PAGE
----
It sounds great, and looks great. I am very satisfied with the instrument so far.

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Hey Gang,

I see complaints about the 339 every place on the net, why have I not seen one reply from Gibson in regards to this? Are they that pompous that they can't say a damn thing about there obvious screw up with these guitars?

Gibson if you even bother to care or read this, give me a new guitar or give me my money back! My old 68 tele is still working just fine week in and week out,,never goes out of tune and the thing is solid.....My ES 339 has had three trips to the luthier (one of the best in Boston) and it still cant stay in tune ....binding is a mess, fingerboard got tool marks all over it, finish has orange peel and crappy finishing, nut material is too soft....it dont sound bad however, roll my tele neck pickup down to about half and it sounds the same!!

Come on Gibson do something about this! Maybe we should just boycott Gibson guitars...tell every forum of its crappy QC! Tell the dealers your not gonna put up with it...ahh they dont give a crap about the players...if they did, Asian imported guitars wouldnt blow the doors off em, PRS wouldnt be a company, there wouldnt be so many guitar makers out there if they were good...there living on a Name that was great 100 years ago....Anybody want to buy this guitar of mine? It's for sale and I will never play another Gibson again...fricken junk!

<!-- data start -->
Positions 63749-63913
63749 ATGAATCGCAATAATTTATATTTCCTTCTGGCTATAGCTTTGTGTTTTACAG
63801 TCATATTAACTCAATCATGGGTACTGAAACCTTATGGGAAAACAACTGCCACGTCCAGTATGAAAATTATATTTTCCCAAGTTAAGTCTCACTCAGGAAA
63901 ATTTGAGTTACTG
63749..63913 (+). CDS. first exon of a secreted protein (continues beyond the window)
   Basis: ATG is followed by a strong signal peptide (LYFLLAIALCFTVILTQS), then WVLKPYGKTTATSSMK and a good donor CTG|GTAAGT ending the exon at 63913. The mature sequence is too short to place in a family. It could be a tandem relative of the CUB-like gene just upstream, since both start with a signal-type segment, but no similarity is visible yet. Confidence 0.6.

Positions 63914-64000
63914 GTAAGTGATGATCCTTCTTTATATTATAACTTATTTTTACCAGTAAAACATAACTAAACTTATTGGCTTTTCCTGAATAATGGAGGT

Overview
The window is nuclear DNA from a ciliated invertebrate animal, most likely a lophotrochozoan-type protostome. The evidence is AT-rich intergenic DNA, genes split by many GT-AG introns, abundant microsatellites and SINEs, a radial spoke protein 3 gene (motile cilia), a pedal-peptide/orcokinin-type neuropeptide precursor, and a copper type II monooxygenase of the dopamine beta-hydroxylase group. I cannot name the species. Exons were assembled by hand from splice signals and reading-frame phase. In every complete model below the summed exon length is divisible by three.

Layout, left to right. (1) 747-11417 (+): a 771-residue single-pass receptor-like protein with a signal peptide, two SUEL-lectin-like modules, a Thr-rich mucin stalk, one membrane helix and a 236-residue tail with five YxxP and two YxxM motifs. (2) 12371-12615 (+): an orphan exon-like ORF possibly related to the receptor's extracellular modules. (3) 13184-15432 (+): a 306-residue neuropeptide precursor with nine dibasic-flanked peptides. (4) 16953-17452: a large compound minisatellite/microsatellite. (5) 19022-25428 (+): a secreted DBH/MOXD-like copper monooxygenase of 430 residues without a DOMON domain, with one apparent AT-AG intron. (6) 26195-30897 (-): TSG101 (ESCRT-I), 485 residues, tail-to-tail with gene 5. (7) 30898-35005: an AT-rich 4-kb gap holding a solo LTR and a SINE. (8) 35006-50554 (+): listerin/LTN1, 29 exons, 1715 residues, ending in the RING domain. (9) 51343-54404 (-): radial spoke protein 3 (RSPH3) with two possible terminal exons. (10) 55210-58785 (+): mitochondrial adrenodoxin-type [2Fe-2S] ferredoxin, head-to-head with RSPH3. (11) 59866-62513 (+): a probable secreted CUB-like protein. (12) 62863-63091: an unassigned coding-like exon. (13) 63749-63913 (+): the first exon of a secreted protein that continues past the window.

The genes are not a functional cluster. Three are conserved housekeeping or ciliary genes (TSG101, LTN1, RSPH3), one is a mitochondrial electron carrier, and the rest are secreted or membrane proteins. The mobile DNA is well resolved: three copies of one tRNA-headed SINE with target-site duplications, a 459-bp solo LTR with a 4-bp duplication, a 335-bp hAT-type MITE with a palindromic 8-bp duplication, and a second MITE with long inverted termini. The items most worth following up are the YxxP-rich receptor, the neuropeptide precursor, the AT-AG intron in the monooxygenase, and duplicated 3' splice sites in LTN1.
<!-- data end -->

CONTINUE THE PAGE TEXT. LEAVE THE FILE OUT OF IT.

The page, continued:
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I am not trying to defend Gibson here (well maybe a little) but I have to say folks are forgetting that the plain 339 was offered as a lower cost option for semi-hollow lovers that want american made without paying the $2.5-3k price of a 335dot. The reality is that american labor rates are sky high. Semi-hollow bodied guitars take alot of labor hours to build. So to keep cost down, some cost cutting measures were necessary. The ES-339 uses lower grade woods and less hand finish work in the assembly process. I've tried out several of them at stores and the ones I tried all played nice so mostly just cosmetic issues as others have pointed out. It is one of the reasons i always recommend either playing a guitar in person so you can fully check it out before you buy or buy from one of the many online vendors that offer a no questions asked money back guarantee. Guitars are made out of wood which is unique stuff and require alot of hand work and no two humans work the exact same so no two guitars will be exactly alike when woods and people are involved.

 

So for those that are on the fence about the ES-339, I'd merely say love or hate them for what they are... budget minded american made semi-hollow bodied guitars that is about a thousand less than a ES-335dot. Oh and remember for those that have some wood working skills and patience, they can always do a little finish work themselves to improve the finish on the necks. Some specialized tools will be needed but they can be ordered online... I use stewmac but there are many others out there.

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inspect the guitar before you buy it. problem solved.

 

my ES-339 is perfect. sweet thread resurrection, though.